Untangling the knot of Md. medical pot

Given how much the Legislative Black Caucus has complained about the lack of minority-owned firms among Maryland’s medical marijuana growers and processors, it may seem crazy that the legislation designed to address the issue that just passed overwhelmingly in the House could lead to more white men getting licenses. But we’re in a messy situation with Maryland’s medical cannabis program, and there is no elegant solution. House Bill 2 clears up a number of problems with existing law and reflects a good deal of thought and deliberation about how to balance the legislature’s goals of diversity in the new industry with the needs of patients and the legitimate interests of existing licensees. It may not be perfect, but it’s better than the status quo and a lot better than the original version of the legislation that was introduced in January.

A couple of legal and practical realities have made the black caucus’ goal of ensuring African-Americans aren’t shut out of the industry difficult to achieve. The state cannot legally institute race- or gender-based preferences absent a study demonstrating that minorities or women have historically been shut out of a particular industry. Maryland now finally has such a study in hand, but preferences in the licensure process aren’t guarantees. Moreover, even if one or more women- or minority-owned firms gets one of the new licenses the legislature is considering authorizing, there is no certainty whatsoever that an African-American company will get one.

The House worked out an end-around that would effectively guarantee that a particular African-American owned firm, which now has a processor license, would also get a grower’s license. Simultaneously, it would allow three companies with grower’s licenses — two of them owned by white men, one by a family of South Asian descent — to get processor’s licenses. The remaining four new grower’s licenses and seven new processor’s licenses would be up for grabs in a process that gives preferences to women and minorities.

We don’t love the idea of the legislature getting that involved in deciding which particular firms get licenses. But there is a certain logic to the way the proposal is structured. It allows any firm with a processor license that ranked in the top 30 of grower applicants to get a cultivation license, and any grower that ranked in the top 30 for producer licenses to get one of those. That accomplishes a few things: It gets new licensees up and running immediately without the year-plus delay that a new application process will require. It recognizes the commission’s judgment that the top 30 applicants for both types of licenses were highly qualified and that the differences between them were often minor. And it fosters more of a particular kind of vertical integration in the industry, which should lead to lower consumer costs.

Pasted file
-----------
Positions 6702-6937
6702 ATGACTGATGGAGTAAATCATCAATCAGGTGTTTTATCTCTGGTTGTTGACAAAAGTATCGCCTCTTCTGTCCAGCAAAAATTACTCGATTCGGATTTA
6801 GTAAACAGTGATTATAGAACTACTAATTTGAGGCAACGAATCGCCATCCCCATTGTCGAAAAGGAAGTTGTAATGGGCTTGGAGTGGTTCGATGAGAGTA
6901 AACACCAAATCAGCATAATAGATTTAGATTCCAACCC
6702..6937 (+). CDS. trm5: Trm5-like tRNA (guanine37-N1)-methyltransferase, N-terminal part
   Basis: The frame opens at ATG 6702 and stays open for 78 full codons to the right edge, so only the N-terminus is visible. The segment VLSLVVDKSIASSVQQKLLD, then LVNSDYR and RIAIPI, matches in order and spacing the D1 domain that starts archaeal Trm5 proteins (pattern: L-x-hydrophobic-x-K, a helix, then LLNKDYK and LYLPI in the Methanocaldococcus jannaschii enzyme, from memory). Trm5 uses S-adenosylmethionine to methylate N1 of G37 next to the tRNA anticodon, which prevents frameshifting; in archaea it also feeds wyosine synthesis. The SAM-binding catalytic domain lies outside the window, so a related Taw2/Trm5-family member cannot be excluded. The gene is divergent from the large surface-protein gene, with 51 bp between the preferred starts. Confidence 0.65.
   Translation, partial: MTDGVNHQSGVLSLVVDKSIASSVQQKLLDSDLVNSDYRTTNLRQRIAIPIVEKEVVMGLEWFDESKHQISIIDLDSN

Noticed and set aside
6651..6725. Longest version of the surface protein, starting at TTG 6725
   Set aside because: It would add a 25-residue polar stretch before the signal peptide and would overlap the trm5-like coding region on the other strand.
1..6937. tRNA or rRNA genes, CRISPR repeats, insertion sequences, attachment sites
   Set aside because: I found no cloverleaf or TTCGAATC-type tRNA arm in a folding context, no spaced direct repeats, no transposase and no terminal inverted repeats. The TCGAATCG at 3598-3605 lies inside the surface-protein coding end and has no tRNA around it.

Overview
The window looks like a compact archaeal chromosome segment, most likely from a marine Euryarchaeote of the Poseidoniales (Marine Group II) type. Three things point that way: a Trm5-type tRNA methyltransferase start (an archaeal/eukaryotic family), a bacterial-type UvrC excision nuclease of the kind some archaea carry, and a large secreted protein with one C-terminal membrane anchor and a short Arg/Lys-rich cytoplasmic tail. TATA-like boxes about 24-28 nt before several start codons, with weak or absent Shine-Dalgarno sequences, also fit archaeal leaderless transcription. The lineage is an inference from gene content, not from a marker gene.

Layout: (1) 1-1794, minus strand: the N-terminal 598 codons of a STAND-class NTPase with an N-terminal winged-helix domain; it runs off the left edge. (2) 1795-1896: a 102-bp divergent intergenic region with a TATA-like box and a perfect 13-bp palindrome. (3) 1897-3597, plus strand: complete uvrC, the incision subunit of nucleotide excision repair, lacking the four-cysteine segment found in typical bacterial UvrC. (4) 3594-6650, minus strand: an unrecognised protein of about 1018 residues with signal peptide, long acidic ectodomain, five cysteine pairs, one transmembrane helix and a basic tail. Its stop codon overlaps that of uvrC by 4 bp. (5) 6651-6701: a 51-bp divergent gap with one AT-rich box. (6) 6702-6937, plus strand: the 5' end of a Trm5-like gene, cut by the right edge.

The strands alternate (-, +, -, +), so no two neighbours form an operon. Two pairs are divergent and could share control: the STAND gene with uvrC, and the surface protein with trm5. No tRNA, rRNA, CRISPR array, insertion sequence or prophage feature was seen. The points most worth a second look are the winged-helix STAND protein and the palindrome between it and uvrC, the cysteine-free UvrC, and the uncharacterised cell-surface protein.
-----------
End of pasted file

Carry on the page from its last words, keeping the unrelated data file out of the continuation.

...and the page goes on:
Several firms already have licenses both to grow and process marijuana in Maryland. Many states don’t separate those functions at all in an effort to reduce the regulatory burden both for the government and the industry; some even require a completely vertically integrated structure from cultivation to retail sales. There’s significant debate in the industry about whether such complete integration is good for consumers in terms of the quality, variety and cost of cannabis products, but there is more general consensus that combining growing and processing in one facility is beneficial, at least in the early stages of a state’s marijuana marketplace.

Other key features of this bill include clarification of what happens when a company receives provisional approval for a cultivation or processing license but is unable to commence operations within a reasonable period of time; a gradual shift in the compensation of the licensing commission that brings reforms without abruptly stopping the process of considering new applicants; and sets a reasonable standard for when and how the state might authorize new grower and processor licenses. The original version of this bill would have required the approval of a legislative committee to consider new licenses before 2028, which raised the risk that well-connected licensees could have protected themselves from competition for a decade, to the detriment of consumers. The latest language allows the commission to undertake the process in 2024 and eliminates the Legislative Policy Committee’s veto power.

If the state Senate has better ideas, we’d certainly be eager to hear them. But what we don’t want to see is another General Assembly session end with these issues unresolved. The legislature’s failure to address diversity and other problems in the state’s medical cannabis industry last year was disappointing. Failing again this year would be disgraceful.

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